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Perennials/tiger lilies


I planted my tiger lilies back in April, I live in Alabama and they have bloomed but the blooms have now died off? The stalk is still very green and healthy looking? I was wandering when will they re-bloom? I also see what appears to be black seeds or balls that are in the corners of the leaves? What are they and should I remove them?

Hi Sadie,
Thanx for your question.  Your tiger lilies have finished blooming.  Allow the stalk to wither and turn brown.  While it is green and has the strips of leaves, it is drawing energy from the sun which is stored in the bulbs for next year's blom and growth.  The black seeds or balls you speak of are called bulbils.  When they fall off of the plant, they will grow into new lily plants.  You can harvest them yourself in the fall and plant them or allow nature to take its course.  If you want to try to grow them yourself, it is a two-year process.  Take the bulbils in the fall and plant them about an inch deep in a pot or seed tray.  Potting soil is fine but keep it moist (not soggy).  Allow the tray or pot to sit outdoors in the winter.  The bulbils will form roots the first year.  in the spring of the second year,  you should see grass-like leaves start to burst through the soil.  IN the third year, the plant may bloom.  I hope this helps.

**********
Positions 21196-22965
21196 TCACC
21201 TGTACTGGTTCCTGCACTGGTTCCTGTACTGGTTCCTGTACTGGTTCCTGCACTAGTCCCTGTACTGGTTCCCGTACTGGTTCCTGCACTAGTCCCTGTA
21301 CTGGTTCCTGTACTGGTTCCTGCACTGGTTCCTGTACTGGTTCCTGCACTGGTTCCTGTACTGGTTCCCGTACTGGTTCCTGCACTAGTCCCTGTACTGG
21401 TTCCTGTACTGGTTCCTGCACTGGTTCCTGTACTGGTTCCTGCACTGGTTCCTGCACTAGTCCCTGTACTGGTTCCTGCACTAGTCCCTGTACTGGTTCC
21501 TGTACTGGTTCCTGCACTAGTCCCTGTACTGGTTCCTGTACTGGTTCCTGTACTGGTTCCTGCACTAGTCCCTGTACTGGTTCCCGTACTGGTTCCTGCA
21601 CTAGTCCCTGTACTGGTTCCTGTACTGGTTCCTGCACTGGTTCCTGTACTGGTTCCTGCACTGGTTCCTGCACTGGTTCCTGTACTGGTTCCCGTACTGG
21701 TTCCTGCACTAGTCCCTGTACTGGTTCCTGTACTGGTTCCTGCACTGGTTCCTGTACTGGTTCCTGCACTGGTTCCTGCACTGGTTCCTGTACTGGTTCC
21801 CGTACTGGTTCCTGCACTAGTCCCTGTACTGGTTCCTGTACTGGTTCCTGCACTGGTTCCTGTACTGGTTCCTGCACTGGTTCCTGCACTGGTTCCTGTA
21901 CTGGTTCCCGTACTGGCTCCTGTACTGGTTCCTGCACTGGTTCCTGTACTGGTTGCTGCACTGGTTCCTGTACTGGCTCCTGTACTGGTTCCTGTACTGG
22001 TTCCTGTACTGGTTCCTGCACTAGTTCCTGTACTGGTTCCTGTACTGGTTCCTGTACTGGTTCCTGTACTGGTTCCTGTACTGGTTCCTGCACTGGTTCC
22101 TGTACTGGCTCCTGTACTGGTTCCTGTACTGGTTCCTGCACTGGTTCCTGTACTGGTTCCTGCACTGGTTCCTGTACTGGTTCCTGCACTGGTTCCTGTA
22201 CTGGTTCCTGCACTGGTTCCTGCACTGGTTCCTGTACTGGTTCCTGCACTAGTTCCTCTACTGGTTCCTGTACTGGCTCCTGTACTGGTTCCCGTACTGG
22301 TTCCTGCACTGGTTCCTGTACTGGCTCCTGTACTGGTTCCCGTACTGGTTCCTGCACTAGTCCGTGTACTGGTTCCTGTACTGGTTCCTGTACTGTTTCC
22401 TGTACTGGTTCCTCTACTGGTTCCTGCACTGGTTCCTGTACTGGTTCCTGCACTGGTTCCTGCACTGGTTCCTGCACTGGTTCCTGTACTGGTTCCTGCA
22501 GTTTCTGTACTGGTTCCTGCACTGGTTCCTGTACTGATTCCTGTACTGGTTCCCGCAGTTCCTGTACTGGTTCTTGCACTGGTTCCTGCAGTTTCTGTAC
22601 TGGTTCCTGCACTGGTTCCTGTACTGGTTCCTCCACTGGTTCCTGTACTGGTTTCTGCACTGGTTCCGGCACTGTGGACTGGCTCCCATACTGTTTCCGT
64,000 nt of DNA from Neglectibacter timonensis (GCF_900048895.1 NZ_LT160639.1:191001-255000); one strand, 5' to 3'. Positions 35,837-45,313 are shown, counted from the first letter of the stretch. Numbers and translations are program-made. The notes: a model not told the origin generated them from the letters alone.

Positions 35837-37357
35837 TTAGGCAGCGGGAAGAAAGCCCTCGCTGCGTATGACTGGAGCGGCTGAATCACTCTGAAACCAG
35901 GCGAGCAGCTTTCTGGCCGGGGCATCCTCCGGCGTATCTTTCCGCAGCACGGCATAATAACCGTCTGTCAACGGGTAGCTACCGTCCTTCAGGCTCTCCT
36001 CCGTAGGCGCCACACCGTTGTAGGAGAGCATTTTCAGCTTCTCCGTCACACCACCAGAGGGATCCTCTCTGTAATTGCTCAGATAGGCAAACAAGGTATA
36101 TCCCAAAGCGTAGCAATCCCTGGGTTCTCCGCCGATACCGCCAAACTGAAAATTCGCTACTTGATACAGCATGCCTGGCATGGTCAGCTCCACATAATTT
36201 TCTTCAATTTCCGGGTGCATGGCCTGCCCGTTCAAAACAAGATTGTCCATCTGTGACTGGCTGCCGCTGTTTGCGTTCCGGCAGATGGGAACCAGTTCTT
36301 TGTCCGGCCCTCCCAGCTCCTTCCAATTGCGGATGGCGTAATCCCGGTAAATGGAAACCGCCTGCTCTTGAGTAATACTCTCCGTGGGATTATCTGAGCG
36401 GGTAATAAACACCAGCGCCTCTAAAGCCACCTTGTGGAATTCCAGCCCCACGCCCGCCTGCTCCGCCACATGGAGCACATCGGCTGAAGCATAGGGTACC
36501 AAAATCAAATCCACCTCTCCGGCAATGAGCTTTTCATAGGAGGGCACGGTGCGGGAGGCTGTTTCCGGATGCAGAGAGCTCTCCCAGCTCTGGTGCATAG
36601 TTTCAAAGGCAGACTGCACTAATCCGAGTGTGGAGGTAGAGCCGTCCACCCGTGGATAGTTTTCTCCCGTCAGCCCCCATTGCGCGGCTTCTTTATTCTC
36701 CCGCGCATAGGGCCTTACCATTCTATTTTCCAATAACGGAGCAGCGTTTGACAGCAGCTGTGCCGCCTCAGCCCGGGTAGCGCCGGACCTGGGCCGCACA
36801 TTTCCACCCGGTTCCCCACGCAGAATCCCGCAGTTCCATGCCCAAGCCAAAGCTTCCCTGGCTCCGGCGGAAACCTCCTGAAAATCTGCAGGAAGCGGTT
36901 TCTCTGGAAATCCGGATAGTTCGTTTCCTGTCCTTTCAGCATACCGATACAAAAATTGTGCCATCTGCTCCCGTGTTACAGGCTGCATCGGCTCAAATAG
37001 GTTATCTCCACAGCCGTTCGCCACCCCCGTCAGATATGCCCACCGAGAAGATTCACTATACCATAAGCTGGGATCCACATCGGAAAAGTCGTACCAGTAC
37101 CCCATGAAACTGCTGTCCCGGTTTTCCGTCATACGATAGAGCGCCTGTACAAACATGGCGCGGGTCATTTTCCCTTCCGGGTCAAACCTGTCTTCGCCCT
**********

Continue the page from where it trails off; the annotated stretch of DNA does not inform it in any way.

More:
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Tom Alonzo


I have been a gardener for 20 years with perennials both growing from seed and from nurseries. I went through the Master Gardener Program from Kansas State University Cooperative Extension Service and I answered questions on the Hotline a few years ago for the Wyandotte County Kansas Extension Service. I have also lived in the Florida, California, Hawaii, Arizona, Texas, Kansas and Missouri and am experienced with a variety of climates, soils and weather conditions.


I have been growing perennials for over 20 years now. I am self-taught mostly except for a master gardener class. I have experimented with all kinds of perennials including many that are not common to my area. I have read hundreds of books and grown hundreds of varieties of plants and hope to make it a business some day. I have become versed in botanical names and growing conditions and what I don't know off of the top of my head I can usually easily find in my vast array of research material and botanical and horticultural contacts. I especially enjoy experimenting with growing plants out of zone.

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